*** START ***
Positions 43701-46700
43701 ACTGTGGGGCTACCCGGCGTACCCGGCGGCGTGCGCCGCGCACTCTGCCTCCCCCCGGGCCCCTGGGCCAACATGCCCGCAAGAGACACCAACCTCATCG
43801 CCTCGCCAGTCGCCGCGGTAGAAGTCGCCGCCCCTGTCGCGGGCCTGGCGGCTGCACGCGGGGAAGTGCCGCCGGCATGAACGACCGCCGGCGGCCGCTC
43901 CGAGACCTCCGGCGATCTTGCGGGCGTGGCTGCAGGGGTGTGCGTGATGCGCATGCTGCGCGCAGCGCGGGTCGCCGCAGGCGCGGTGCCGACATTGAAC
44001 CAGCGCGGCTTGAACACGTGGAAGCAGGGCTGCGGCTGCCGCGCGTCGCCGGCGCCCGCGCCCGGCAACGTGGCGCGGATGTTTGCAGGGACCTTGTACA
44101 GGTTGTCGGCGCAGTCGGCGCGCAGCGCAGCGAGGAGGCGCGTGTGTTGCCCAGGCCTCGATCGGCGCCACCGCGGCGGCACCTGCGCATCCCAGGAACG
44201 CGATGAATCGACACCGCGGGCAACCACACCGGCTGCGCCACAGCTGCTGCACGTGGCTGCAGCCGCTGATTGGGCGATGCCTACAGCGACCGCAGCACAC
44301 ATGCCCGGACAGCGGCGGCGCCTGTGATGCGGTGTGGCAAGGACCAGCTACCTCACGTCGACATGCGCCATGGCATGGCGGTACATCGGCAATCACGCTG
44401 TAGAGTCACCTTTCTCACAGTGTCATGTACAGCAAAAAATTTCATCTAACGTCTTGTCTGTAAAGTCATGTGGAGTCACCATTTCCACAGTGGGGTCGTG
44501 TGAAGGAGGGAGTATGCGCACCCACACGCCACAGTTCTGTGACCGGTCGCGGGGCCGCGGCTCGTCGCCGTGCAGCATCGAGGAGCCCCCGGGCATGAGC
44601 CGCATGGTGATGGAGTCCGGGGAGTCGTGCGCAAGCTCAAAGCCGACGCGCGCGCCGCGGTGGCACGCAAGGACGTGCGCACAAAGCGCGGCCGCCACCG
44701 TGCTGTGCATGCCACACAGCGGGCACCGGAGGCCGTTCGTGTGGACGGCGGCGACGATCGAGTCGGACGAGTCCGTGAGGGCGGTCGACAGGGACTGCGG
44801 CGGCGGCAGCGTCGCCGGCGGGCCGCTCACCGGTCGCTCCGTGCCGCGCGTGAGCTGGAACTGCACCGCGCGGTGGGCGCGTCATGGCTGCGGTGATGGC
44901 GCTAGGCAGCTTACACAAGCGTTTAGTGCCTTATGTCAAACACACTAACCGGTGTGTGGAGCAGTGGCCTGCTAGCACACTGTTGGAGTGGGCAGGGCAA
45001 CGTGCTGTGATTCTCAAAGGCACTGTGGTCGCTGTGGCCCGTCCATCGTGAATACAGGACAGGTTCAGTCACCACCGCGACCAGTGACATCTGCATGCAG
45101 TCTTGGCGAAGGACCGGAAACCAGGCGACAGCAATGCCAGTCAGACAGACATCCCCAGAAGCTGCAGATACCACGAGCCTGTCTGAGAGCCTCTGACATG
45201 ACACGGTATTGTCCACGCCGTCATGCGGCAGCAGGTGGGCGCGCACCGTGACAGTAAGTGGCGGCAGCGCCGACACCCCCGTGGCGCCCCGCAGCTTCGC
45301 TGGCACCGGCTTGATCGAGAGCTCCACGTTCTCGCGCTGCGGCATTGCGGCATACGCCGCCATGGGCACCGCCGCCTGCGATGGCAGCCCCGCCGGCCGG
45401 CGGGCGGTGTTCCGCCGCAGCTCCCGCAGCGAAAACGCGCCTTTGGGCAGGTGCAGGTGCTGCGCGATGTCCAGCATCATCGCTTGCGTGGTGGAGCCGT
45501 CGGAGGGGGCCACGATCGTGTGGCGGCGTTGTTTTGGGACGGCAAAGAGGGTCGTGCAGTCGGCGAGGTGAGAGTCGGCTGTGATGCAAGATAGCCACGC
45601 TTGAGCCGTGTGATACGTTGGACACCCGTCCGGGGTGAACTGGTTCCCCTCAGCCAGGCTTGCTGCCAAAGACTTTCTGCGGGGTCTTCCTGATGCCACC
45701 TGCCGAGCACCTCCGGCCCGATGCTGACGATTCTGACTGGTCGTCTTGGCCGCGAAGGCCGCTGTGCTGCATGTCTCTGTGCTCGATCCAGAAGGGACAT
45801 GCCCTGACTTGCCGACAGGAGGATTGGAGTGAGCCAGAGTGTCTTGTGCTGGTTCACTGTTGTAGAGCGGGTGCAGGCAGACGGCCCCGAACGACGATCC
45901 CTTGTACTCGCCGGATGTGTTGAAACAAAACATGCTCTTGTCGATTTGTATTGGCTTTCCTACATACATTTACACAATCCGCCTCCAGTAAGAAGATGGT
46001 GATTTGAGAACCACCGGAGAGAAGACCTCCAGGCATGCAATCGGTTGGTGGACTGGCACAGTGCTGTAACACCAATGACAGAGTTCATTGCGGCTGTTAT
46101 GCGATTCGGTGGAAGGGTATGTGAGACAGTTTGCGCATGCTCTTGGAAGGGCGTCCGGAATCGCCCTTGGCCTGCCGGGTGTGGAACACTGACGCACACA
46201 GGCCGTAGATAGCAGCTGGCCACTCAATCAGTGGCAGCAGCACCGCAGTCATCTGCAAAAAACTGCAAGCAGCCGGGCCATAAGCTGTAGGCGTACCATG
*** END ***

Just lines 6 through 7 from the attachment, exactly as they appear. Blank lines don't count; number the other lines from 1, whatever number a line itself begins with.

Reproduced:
44101 GGTTGTCGGCGCAGTCGGCGCGCAGCGCAGCGAGGAGGCGCGTGTGTTGCCCAGGCCTCGATCGGCGCCACCGCGGCGGCACCTGCGCATCCCAGGAACG
44201 CGATGAATCGACACCGCGGGCAACCACACCGGCTGCGCCACAGCTGCTGCACGTGGCTGCAGCCGCTGATTGGGCGATGCCTACAGCGACCGCAGCACAC